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A history of false criminal confessions

On Behalf of | May 28, 2019 | Criminal Law |

Accusations of police pressure and “coercive” means of getting a confession from a suspect is something you typically see on television shows. However, as life inspires art, there are very real cases of this type of behaviour in the Canadian criminal justice system.

According to an article posted earlier this year by the CBC, there have been numerous cases throughout Canadian history where a suspect has made an involuntary confession to a crime due to pressure from police.

According to the article, Canadian laws allow police officers sometimes to use different techniques during interrogations to uncover the truth during an investigation. The article calls this “allowing police to lie”, but however you want to describe it, these different techniques can be both a benefit and a liability. The liability is that sometimes, mounting pressure can produce an involuntary confession, and therefore be thrown out later. You can read more about the different interrogation techniques in the article.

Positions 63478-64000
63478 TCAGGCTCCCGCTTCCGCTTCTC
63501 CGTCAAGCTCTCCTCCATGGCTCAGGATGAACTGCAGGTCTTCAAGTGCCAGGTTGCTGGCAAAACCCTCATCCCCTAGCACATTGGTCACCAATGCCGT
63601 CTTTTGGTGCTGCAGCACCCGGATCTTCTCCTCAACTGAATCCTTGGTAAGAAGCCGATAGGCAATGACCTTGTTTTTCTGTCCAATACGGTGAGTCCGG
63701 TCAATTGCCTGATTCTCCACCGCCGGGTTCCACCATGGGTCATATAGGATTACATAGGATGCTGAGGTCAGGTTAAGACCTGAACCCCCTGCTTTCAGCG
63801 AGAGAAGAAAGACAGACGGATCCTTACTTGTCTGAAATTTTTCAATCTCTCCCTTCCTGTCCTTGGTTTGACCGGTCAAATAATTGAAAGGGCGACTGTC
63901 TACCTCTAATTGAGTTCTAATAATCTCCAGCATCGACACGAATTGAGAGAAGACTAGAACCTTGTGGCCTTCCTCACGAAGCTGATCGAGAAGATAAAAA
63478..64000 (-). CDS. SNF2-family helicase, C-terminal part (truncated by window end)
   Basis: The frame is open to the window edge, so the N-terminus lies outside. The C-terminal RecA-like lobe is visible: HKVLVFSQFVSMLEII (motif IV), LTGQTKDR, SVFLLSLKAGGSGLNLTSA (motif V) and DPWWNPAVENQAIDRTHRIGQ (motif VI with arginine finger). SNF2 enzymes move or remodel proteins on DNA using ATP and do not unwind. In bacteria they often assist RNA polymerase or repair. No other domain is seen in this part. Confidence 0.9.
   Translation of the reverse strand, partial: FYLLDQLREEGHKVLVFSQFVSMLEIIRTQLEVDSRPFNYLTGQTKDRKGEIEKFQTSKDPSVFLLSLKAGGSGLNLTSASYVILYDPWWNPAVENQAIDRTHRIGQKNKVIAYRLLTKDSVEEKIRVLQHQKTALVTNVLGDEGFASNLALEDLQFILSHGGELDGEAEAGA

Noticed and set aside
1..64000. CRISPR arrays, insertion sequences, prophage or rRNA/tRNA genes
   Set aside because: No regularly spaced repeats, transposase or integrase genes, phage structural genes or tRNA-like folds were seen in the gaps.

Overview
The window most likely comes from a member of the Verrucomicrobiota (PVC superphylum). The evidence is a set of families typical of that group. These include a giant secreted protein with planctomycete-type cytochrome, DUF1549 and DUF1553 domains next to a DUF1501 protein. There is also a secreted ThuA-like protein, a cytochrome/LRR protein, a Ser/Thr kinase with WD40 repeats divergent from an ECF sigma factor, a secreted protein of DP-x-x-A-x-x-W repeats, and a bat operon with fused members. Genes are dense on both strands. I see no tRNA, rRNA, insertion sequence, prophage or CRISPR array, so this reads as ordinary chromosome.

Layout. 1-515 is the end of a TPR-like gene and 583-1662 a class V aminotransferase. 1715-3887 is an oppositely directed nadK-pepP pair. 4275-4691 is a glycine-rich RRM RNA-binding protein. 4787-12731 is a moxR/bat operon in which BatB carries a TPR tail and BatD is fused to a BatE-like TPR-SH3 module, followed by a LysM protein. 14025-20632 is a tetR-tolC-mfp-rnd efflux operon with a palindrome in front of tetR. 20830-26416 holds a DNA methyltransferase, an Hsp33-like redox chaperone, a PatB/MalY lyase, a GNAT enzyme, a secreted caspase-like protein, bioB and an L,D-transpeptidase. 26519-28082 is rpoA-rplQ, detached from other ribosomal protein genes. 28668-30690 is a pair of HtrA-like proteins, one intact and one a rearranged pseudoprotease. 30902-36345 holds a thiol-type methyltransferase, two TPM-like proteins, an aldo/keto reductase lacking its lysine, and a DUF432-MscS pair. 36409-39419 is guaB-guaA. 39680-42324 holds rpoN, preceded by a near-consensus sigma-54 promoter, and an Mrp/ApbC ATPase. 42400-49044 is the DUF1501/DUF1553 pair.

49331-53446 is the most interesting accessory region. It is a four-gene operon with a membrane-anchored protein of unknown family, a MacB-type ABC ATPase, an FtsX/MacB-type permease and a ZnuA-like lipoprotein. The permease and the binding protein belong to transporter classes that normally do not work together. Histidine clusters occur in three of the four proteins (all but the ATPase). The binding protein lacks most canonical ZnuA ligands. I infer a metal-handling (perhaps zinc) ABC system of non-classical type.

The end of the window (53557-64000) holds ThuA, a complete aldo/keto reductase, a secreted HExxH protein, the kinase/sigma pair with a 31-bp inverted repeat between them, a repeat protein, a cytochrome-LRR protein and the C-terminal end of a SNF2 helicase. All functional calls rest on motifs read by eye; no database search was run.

The article cites three different examples of false confessions in criminal cases. The purposes of the false confessions varied – some by police pressure, others by mental illness. In many cases, the advancement of DNA in criminal cases has helped exonerate many falsely accused suspects in serious high-profile cases.

If you feel you were coerced into providing a false confession, it’s crucial that you speak to an experienced criminal defence lawyer. If a confession has been taken into evidence, a criminal defence lawyer will be able to explain what your options are going forward, and what outcomes you can pursue.

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